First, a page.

Whose Principle?

On "Face the Nation" today, Mitch McConnell said that Republicans could filibuster Sonia Sotomayor's confirmation vote if they decide to oppose the president's Supreme Court nominee. On May 19, 2005, the very same Mitch McConnell said this:

Because of the unprecedented obstruction of our Democratic colleagues, the Republican conference intends to restore the principle that, regardless of party, any President’s judicial nominees, after full debate, deserve a simple up-or-down vote.

McConnell argues that the filibuster is an acceptable alternative because Democrats established that precedent. It's all so clear now. Republican "principles" are meant for Democrats to follow, not Republicans.

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    Hypocrites? (5.00 / 1) (#1)
    by Big Tent Democrat on Sun Jun 14, 2009 at 02:42:48 PM EST

    But as a matter of principle, imo, the Senate should always have the right to filibuster a President's judicial nominees.

    I said so in 2005 and I say so now.

    All are hypocrites -- Dems, too (5.00 / 1) (#11)
    by Cream City on Sun Jun 14, 2009 at 05:08:37 PM EST
    as I also keep hearing the excuse that "the Republicans did it."

    So it's not "pols will be pols."  

    It's "pols will be hypocrites."

    But we knew that.  Nothing new here. . . .


    Waaaa (5.00 / 2) (#16)
    by jbindc on Sun Jun 14, 2009 at 06:07:54 PM EST
    "They did it too!"

    "I'm so sick of Congress, I could vomit."
                        -Josh Lyman (The West Wing)


    Yeh, and now my state legislators (5.00 / 1) (#19)
    by Cream City on Sun Jun 14, 2009 at 06:28:17 PM EST
    are playing that ridiculous game.  Assembly Dems got caught planning a fundraiser for this week, during final sessions on the (disastrous) state budget -- after the Dems publicly vowed last biennium that they would not do so, pointing fingers at the Repubs for doing so.  So what did the Dems respond this week to criticism?  "Well, the Repubs did it last time, too."  Uh, yeh, and that's why you publicly vowed not to do so, too. . . .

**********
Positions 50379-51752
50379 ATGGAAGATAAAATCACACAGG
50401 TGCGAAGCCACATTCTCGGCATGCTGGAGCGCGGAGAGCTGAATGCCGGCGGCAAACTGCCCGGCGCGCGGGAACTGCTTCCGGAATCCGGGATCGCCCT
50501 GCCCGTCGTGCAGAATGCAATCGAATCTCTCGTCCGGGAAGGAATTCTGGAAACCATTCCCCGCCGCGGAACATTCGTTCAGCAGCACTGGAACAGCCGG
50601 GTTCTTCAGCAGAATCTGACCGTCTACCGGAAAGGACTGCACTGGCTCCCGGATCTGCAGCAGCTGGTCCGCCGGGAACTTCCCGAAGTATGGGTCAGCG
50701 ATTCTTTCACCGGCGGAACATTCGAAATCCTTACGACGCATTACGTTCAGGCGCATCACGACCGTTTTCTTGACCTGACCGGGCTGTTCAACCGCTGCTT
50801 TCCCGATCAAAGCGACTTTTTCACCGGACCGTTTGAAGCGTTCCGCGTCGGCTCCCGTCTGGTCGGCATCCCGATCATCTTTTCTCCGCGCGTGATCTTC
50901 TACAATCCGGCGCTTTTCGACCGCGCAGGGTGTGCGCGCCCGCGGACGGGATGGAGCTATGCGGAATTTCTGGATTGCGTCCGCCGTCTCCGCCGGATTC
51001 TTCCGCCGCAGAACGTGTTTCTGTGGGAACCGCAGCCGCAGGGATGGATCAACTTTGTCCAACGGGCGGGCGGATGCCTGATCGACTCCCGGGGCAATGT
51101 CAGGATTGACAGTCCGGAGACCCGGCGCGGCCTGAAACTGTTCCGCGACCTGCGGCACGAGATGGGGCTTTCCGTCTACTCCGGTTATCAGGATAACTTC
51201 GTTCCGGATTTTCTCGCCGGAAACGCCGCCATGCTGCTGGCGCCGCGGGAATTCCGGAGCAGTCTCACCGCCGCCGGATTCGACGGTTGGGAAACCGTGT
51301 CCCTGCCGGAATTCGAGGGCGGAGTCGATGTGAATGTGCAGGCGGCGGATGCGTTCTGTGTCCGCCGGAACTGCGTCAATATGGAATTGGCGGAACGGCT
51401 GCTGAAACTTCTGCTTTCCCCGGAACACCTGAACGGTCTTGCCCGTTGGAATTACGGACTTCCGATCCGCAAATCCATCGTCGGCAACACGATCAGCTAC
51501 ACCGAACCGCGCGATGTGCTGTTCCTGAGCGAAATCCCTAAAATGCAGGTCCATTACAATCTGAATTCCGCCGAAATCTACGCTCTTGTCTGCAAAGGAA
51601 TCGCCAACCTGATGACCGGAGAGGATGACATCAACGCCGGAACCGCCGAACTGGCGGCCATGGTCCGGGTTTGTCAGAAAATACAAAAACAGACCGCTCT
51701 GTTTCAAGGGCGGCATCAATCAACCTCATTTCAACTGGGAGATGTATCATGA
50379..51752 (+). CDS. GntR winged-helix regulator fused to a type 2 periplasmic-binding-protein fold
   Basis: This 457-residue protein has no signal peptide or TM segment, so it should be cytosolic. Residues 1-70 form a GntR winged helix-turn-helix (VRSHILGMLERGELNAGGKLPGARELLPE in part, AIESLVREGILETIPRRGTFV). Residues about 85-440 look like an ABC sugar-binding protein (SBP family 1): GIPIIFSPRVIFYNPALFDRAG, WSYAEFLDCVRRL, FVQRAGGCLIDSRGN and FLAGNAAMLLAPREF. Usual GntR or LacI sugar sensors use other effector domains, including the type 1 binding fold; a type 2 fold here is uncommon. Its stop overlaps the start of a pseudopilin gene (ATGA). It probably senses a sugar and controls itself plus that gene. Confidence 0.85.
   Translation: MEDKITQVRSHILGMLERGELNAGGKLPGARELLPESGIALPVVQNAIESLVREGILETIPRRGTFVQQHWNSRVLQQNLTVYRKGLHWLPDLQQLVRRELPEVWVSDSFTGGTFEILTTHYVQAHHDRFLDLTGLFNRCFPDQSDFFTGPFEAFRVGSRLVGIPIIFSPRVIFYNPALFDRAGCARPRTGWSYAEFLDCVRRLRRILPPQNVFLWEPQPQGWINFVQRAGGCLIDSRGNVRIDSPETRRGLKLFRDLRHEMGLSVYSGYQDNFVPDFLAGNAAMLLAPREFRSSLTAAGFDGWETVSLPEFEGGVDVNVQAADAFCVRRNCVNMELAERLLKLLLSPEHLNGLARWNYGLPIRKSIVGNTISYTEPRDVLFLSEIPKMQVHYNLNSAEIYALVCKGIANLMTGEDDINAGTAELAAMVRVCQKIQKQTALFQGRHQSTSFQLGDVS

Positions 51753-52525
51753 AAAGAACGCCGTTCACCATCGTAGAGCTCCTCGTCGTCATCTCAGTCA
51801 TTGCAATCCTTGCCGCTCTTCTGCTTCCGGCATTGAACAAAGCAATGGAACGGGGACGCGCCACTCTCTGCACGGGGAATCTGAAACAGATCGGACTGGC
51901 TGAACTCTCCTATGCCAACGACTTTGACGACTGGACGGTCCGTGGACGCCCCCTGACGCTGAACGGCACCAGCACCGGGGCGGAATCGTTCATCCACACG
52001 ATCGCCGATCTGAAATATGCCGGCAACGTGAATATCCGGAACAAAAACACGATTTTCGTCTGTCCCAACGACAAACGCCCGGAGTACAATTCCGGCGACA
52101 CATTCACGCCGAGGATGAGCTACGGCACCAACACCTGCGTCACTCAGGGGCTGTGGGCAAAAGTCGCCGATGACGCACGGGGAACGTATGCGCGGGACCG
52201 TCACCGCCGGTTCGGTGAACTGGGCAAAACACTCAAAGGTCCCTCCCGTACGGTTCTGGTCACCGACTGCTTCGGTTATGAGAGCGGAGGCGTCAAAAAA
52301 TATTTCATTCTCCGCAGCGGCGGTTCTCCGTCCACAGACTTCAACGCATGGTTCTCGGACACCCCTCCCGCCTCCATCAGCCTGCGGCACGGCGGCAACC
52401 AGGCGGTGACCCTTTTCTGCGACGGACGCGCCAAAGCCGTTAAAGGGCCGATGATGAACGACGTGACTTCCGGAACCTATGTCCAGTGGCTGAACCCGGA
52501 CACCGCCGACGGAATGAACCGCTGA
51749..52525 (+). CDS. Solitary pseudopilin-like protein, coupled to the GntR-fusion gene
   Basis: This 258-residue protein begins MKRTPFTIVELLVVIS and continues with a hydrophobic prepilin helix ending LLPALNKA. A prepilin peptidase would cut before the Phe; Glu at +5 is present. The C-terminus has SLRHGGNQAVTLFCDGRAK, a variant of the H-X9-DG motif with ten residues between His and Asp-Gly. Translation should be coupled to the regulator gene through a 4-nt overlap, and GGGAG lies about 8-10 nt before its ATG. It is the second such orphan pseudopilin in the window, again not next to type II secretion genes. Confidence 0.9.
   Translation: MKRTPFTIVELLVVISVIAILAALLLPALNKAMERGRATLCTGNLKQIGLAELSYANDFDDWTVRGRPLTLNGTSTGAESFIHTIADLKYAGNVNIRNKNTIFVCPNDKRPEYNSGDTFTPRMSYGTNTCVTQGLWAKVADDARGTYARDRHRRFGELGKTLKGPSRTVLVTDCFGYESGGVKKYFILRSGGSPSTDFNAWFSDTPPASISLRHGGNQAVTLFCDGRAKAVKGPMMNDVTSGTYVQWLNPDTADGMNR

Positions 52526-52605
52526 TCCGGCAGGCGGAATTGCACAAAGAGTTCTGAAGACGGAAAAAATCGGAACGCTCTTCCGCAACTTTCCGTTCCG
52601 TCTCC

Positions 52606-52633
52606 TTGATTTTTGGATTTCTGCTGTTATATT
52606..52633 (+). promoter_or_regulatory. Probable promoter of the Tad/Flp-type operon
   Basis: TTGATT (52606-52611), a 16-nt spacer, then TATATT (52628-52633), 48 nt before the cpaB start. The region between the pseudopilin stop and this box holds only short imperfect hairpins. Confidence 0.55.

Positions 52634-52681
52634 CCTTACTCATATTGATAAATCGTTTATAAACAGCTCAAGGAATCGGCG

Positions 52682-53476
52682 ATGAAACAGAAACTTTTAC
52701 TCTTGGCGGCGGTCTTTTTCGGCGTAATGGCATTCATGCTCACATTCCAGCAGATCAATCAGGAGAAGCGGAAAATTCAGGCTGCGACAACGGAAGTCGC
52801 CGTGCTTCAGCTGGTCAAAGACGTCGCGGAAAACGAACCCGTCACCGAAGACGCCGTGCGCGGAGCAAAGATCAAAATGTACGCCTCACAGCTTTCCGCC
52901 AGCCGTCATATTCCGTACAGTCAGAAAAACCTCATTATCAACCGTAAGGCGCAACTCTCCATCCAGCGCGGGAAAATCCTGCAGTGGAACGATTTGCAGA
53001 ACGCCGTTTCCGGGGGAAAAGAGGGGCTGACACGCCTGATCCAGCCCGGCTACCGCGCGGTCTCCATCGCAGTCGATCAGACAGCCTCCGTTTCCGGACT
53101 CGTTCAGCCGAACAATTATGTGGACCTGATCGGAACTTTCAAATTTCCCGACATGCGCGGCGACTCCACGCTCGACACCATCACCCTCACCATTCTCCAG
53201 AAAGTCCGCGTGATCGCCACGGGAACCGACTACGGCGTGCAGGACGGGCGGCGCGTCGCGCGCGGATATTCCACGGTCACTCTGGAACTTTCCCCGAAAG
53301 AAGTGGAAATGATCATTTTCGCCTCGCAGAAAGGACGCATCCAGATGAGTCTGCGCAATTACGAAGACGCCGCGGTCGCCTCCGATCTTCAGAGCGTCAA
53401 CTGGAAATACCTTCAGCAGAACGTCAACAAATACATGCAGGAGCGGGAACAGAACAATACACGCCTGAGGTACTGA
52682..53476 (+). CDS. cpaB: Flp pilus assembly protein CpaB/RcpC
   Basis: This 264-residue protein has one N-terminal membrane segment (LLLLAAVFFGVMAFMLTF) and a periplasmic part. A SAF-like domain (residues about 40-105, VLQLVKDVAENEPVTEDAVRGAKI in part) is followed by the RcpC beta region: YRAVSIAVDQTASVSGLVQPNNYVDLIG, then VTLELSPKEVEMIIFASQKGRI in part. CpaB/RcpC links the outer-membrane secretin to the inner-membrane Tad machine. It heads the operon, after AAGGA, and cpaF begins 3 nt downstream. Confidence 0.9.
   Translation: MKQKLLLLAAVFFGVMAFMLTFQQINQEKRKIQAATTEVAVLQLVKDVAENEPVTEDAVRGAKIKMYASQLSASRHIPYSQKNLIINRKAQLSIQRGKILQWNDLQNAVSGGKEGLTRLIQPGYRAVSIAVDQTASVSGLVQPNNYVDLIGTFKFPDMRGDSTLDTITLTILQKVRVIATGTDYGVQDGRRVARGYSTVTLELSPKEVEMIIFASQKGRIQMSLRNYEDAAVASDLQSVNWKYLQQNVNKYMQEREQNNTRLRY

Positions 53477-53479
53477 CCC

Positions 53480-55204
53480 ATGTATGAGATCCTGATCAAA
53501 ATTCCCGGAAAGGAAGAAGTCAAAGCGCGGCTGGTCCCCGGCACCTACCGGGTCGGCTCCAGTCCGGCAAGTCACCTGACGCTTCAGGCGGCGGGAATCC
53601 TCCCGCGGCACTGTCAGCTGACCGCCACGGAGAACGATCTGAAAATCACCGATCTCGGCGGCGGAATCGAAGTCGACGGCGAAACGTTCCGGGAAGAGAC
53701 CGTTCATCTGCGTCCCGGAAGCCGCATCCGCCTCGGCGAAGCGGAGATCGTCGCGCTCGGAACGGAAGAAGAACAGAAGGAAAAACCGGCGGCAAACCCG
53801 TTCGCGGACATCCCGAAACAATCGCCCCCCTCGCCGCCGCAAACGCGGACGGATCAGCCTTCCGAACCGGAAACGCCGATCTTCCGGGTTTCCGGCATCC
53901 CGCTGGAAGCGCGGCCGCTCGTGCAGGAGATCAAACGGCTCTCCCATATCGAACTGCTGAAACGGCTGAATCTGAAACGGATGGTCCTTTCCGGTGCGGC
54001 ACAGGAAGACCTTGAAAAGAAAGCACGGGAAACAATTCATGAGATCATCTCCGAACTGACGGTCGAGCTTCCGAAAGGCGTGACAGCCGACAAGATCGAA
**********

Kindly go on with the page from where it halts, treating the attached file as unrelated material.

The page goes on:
Ditto re earmarks in the state budget -- $37 million worth of Dem earmarks, after whining for years about Repub earmarks.  And the Dem earmarks are Almost exactly the amount, $33 million, that the Dem gov announced would be saved by canceling a deferred raise for some state employees -- state university faculty and some staff -- and by furloughing all state employees for the next two years for severe cuts in state services to the public, and of course, especially to the poor.  

    But the Dem pols will have their perks; they will bring home the bacon to their districts and get re-elected, and that's all that matters to them.  The hypocrites.


    Who created "to bork a nominee"? (5.00 / 2) (#21)
    by diogenes on Sun Jun 14, 2009 at 06:37:52 PM EST
    Face it, the Dems were the first ones to toss out a clearly qualified (i.e. superqualified on legal grounds) nominee on purely political grounds.

    Truly Orwellian (5.00 / 0) (#2)
    by ruffian on Sun Jun 14, 2009 at 02:46:34 PM EST
    Dems established the precedent of filibuster by not filibustering and of Bush's nominees.

    I'm sure Lieberman is waiting in the wings to lead another gang of 14. Maybe he'll get Sotomayor through by promising the Republicans they can filibuster any other non white male nominees.

    shameful (none / 0) (#8)
    by bocajeff on Sun Jun 14, 2009 at 04:16:15 PM EST
    What it boils down to (5.00 / 1) (#3)
    by TeresaInSnow2 on Sun Jun 14, 2009 at 02:52:00 PM EST
    is that any notion that the filibuster shouldn't be allowed is wrong.  The parties should have every tool available to stop a confirmation if they truly feel the nominee should not be confirmed.

    McConnel was wrong then.  He's right now.

    And hypocrisy is the norm in politics.  It is exclusive to no individual nor party.  Politicians rely on their constituents' short memories, so I always try and have as long as long a memory as possible.

    Yes, but let them (none / 0) (#5)
    by KeysDan on Sun Jun 14, 2009 at 03:14:26 PM EST
    take that long walk.  No threat of filibuster, or we can get the votes necessary, talk, or Senator Reid is scared. It is a political maneuver that deserves its consequences.

    Of course they could filibuster; (5.00 / 0) (#4)
    by Anne on Sun Jun 14, 2009 at 02:59:00 PM EST
    if they believe that strongly that Sotomayor is not qualified to be a SC justice, then they should do what they think they have to.

    They will look hypocritical and bigoted and small-minded and selfish, and I'd be willing to bet there might even be a Democrat or two who would join them - in other words, the same old, same old.  We'll see what happens when push comes to shove, but they're already whining about not having enough time (it was enough for the Roberts nomination, though), so I'm pretty sure they will continue in that vein.

    What I do have some concerns about is, what happens the next time?  Obama has shown - and even stated - that he much prefers bipartisan acceptance than using the bare Democratic majority to get what Democrats want.  Next time, does Obama pick a nominee who is more acceptable to the GOP in the hope of getting more GOP votes?